Disasters like Hurricane Harvey inflict misery on millions of people. The market's cold logic also means they boost profits for a relative few.
With Harvey having swung back onshore, roughly a fifth of America's oil-refining capacity was shut down or in the process of doing so as of Thursday morning. Almost another sixth was running at reduced rates. With so much of the industry offline, refining margins have jumped:
And where margins go, so go stocks:
Clearly, the gains aren't distributed evenly. Refiners that have had to shut down plants along the Gulf Coast, such as Valero Energy Corp. and Phillips 66, aren't in a position to fully capitalize on those higher margins. Conversely, companies such as HollyFrontier Corp., which has plants further inland and in the West, and East Coast-focused PBF Energy Inc. are viewed as likely to earn a windfall.
How big that windfall really is, though, is a key question for those bidding the stocks up by 15 to 20 percent in the space of a week.
It's worth bearing in mind that even Harvey's catastrophic floods, taking an estimated 3.9 million barrels a day of capacity completely offline, haven't pushed margins to the levels seen during the obvious comparable storms, namely Katrina and Rita. Back then, benchmark Gulf Coast crack spreads spiked to almost $60 a barrel at one point, versus the current level of about $25, which is also about $10 lower than the levels seen when Ike hit in 2008:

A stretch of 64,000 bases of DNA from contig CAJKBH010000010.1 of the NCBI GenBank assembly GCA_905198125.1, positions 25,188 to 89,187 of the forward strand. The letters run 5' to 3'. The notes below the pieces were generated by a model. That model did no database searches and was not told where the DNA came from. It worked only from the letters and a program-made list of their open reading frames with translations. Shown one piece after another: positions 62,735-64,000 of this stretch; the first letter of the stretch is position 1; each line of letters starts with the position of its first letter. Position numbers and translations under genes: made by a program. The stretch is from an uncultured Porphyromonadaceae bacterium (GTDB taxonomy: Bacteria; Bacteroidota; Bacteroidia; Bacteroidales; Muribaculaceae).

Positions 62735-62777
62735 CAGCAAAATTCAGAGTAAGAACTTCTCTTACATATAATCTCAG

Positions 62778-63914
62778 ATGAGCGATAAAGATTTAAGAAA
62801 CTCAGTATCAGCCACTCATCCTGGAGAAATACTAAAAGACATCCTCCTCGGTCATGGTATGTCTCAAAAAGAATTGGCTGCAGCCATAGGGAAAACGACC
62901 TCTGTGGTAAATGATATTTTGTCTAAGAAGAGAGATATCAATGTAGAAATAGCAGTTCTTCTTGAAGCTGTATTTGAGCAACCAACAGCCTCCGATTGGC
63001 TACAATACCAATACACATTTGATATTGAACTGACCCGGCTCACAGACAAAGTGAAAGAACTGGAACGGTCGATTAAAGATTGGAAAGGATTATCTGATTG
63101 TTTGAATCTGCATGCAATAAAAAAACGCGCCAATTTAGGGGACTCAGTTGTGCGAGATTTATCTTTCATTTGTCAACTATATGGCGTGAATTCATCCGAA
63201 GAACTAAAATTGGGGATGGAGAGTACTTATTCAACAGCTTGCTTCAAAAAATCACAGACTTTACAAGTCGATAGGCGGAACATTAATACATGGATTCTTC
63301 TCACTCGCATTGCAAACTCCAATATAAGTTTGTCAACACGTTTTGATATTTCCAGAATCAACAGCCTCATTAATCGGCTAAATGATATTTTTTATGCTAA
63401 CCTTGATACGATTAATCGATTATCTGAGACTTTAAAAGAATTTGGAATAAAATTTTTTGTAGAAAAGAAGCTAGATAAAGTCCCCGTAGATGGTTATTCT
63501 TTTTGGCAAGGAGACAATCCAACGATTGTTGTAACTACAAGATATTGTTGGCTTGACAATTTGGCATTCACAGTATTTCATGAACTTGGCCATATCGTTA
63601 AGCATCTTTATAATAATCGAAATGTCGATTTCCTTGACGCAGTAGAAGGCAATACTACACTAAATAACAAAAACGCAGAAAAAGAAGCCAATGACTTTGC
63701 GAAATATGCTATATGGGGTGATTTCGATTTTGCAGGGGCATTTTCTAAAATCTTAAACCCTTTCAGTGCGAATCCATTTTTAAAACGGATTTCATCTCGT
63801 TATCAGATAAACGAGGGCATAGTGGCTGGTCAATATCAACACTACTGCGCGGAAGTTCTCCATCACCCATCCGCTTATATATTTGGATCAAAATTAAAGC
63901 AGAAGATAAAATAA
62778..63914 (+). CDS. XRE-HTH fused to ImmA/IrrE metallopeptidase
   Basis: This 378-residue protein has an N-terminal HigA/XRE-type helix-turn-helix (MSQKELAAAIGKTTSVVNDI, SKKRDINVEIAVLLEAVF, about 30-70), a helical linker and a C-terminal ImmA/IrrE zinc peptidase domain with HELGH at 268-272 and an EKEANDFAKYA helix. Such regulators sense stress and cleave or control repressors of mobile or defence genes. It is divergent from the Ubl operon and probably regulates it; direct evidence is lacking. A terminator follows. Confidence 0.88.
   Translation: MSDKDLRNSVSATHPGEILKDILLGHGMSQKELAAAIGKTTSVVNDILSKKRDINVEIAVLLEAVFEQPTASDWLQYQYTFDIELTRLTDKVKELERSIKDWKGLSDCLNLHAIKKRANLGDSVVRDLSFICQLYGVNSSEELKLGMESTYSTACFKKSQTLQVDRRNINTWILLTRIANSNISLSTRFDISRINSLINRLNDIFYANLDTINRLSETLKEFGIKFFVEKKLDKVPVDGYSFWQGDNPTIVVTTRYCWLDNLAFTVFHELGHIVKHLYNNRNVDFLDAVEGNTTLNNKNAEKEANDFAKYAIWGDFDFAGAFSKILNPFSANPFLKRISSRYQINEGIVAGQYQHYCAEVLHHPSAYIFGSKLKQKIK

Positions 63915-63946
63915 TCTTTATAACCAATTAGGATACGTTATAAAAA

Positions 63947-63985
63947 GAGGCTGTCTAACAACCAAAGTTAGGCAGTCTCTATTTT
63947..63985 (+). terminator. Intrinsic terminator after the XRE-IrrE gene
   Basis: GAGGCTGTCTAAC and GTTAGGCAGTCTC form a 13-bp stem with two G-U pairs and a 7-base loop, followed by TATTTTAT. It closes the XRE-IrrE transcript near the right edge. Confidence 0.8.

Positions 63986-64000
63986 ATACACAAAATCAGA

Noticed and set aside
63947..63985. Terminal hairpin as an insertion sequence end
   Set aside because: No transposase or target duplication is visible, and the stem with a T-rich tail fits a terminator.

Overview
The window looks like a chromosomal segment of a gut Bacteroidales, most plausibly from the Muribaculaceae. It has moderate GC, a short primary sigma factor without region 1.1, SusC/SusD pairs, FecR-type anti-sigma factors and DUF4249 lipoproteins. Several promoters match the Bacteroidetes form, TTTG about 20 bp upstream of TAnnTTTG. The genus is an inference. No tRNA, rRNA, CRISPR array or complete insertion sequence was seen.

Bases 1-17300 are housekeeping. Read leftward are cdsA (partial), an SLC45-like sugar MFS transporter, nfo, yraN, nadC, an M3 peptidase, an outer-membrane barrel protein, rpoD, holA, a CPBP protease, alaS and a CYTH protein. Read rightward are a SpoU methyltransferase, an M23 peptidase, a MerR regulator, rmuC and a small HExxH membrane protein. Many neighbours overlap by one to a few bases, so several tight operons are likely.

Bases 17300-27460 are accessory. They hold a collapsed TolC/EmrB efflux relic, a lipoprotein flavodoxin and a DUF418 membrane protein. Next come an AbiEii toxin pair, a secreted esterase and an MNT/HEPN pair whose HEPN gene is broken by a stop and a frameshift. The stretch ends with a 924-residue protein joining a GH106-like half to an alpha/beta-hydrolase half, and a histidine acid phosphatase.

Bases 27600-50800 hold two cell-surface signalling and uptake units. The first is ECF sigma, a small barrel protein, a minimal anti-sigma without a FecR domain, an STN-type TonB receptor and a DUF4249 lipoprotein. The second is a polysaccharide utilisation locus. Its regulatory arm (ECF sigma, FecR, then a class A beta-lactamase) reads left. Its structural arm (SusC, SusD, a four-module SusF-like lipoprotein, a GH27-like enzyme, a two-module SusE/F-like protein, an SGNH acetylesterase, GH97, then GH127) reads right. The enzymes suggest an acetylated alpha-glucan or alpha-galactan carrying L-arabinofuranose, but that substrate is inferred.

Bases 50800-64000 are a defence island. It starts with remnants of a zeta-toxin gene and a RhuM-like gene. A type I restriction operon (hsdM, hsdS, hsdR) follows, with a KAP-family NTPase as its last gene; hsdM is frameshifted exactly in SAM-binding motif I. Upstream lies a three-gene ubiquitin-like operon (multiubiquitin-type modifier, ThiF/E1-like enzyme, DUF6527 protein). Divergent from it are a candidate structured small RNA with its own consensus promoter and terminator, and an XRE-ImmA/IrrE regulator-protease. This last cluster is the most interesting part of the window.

That spike may well climb from here, especially as Harvey hits the Texas-Louisiana border -- another big refining center.
Yet the other observation to take away from those prior hurricanes is how briefly those high margins held; they were, after all, spikes rather than plateaus. This experience hasn't been lost on the region's refiners. Despite Harvey's unprecedented deluge, plants in Corpus Christi, the first area to be hit, may be back up and partly running as soon as this week. And as I wrote here, Harvey has also hit demand for fuel in the area affected, and that may take weeks to recover while the waters recede and local businesses and residents start piecing their lives back together.
Which is why the pronounced jumps in some stocks may turn out to be overdone. Barclays analysts recently compared the change in market caps of refiners to their output over a theoretical 30-day period of disruption, as a way of quantifying what investors are assuming.
Take HollyFrontier as an example. Its refineries can process 457,000 barrels a day. Assuming it runs them hard at 95 percent utilization, that equates to just over 13 million barrels processed in 30 days. In the past week, its market cap has risen by $723 million. On a pre-tax basis -- share prices relate to net income, after all -- that implies $1.1 billion of theoretical profits -- or a windfall of $85 a barrel for those 30 days.
Granted, this is a pretty crude calculation that doesn't take account of potentially longer-lasting impacts on margins due to, say, unexpectedly bad damage at competing refineries or (heaven forbid) another big storm showing up.
Even looked at another way, though, the jump in value looks overdone. Based on HollyFrontier's pre-Harvey multiple of Ebitda, 7.5 times, the implication is that it could add $148 million of Ebitda in the space of a month, equivalent to 17 percent of the existing consensus forecast for the whole of 2017, based on data compiled by Bloomberg.
Harvey isn't done yet. But some of these refining stocks look priced as if he will stick around for weeks and weeks.
This column does not necessarily reflect the opinion of Bloomberg LP and its owners.
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Mark Gongloff at email@example.com